Richard Hamer reports from Arran:
When you’re stood on the start line before a half-marathon and you’re told during the pre-race briefing that there’ll be five water stations and that residents will have hosepipes out to spray the field, you know that you’re in for an interesting time.
The Arran Half-Marathon, also known as the Shiskine Valley Half-Marathon, takes place at Blackwaterfoot on the west coast of the island and follows a route in the shape of a nine. Like the rest of the UK, Scotland is in the grip of a heatwave and history tells me that I’m not good in extremely warm weather but I’d prepared well in terms of hydration and nutrition.
At some point last Autumn I’d agreed to do this race with Tom Hannah, who’d run it two years ago when he was on holiday there, and about a decade previously when various members such as Jack and Kath had made a weekend of it. As well as Tom and I, Chris Brunold was also on the start line so we were confident we’d get the “mixed team from England prize” (which only existed in our heads).
The race started at noon and took runners on an undulating course inland, and without hardly any shade at all. The first couple of 100 metres involved a sharp uphill and the final mile and a bit was downhill with the finish line looping around playing fields.
With the pre-race briefing over the race started. I set off up the initial hill at a decent pace and as the road smoothed out I was aware of keeping my speed in check. All was going quite well until about mile five and then the heat got the better of me; after that it was a sip of water at each drinks station and a hosing down at every opportunity. Despite all of this I ended up having to walk the inclines (some of which were more than undulating) and it became a real mental battle. Chris went past me at about mile eight (when I was taking a breather on a chair at a water station); up until then I’d not known if she was in front or behind me.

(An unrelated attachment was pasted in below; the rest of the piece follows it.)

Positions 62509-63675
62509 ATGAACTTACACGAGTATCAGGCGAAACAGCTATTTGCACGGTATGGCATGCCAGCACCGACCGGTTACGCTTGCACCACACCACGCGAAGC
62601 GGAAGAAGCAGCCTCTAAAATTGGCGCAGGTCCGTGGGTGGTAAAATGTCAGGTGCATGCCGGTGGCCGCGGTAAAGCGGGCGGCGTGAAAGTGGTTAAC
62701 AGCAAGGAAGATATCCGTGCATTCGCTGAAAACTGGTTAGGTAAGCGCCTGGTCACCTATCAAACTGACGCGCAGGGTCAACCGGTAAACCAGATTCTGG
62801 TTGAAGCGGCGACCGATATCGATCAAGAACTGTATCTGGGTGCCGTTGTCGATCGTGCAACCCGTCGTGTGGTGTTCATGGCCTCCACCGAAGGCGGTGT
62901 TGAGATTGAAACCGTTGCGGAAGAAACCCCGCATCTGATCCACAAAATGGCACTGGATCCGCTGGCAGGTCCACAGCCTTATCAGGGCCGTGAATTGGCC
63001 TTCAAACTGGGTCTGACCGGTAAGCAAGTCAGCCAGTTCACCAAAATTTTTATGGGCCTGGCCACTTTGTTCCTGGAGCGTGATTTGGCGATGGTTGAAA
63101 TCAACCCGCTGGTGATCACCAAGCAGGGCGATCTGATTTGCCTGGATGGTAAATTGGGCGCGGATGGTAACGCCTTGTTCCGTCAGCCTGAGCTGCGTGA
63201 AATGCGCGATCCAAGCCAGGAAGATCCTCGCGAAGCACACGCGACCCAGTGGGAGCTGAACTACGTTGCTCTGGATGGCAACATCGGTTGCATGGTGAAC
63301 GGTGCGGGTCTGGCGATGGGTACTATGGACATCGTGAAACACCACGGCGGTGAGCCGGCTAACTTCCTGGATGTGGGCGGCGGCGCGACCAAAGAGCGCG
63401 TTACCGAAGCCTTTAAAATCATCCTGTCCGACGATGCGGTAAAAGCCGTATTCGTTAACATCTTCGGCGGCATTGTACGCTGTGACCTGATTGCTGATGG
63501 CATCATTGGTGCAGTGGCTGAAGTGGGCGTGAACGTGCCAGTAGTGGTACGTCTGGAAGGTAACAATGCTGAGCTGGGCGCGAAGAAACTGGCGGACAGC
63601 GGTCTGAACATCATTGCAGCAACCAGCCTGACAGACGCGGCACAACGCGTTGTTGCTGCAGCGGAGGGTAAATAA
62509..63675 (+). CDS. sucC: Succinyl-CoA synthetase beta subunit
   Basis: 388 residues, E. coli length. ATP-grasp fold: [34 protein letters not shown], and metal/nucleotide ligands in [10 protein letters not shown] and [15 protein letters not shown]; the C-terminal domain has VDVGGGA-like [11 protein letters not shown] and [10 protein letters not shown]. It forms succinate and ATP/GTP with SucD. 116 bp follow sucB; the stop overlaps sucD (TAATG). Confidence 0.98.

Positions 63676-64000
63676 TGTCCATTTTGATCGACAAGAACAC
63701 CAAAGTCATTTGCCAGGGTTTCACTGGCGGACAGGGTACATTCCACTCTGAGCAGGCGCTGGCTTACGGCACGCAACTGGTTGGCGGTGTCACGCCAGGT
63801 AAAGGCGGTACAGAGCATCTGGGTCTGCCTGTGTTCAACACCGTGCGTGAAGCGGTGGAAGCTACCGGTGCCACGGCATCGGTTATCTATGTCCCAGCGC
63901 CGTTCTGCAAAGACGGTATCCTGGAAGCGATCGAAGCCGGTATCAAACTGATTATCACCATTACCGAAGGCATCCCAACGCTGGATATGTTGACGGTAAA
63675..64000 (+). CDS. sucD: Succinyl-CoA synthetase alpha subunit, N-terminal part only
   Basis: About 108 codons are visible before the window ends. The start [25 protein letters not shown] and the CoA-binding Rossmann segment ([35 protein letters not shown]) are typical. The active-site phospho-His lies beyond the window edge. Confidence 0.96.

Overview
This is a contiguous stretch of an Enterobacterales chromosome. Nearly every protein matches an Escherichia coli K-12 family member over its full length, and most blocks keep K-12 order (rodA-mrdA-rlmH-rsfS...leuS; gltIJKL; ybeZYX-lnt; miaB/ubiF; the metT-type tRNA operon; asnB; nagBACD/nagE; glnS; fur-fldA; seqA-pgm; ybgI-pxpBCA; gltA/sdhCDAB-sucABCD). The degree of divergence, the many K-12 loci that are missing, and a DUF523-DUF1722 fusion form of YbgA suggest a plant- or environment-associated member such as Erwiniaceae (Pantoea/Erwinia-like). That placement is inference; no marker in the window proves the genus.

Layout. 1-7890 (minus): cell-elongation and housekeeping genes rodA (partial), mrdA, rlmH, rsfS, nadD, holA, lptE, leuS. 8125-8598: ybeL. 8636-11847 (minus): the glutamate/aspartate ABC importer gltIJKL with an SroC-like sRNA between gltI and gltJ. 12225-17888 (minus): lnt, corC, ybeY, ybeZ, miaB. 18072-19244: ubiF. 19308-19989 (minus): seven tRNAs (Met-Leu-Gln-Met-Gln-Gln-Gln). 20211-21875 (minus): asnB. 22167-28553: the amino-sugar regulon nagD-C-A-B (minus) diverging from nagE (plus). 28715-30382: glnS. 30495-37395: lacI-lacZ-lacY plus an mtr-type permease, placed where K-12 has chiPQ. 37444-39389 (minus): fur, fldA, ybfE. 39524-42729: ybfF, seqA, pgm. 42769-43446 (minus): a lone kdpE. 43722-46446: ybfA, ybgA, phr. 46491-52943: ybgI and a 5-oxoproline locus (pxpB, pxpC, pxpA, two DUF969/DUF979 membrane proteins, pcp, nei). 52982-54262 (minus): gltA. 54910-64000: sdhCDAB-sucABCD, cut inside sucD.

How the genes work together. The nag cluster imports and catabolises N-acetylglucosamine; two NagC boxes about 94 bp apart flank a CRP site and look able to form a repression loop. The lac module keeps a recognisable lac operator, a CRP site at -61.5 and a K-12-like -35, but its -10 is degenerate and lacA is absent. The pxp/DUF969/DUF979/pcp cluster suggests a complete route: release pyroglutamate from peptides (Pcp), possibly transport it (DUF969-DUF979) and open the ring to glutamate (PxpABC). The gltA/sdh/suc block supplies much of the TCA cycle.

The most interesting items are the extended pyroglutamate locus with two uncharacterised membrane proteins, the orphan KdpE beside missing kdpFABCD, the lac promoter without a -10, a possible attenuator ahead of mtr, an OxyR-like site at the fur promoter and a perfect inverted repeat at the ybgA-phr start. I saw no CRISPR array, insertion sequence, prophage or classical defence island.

When the 12-mile marker arrived I tried to up the pace but it was still a struggle, there was nothing in my legs even for running downhill. As soon as I was over the finish line I spotted a bit of shade next a car so I slumped down, and lay on my front gasping; my breathing wasn’t regulating and so the medics helped me to the race HQ and put me on a chair where I sat with my head on my knees while cold water was poured over me. Eventually I was able to eat a bit of cucumber and a couple of salt tablets given to me by another runner. I spotted Tom arriving and asked the medics to keep an eye on him as he wasn’t looking too good; but Tom being a real pro said he was okay and disappeared off across the road with Chris for a pint, which had been my original intention but the medics wouldn’t let me. When I was suitably recovered I was then escorted across to the pub to make sure I didn’t keel over on the way!
Results: Chris Brunold 2:13:40, Richard Hamer 2:15:51, Tom Hannah 2:25:26. The winner was Kenneth Neill (Ayr Seaforth) in 1:17:44 and the first lady was Laura Wallace (Ayr Seaforth) in 1:28:17. There were 91 finishers, and about 105 starters. Full results.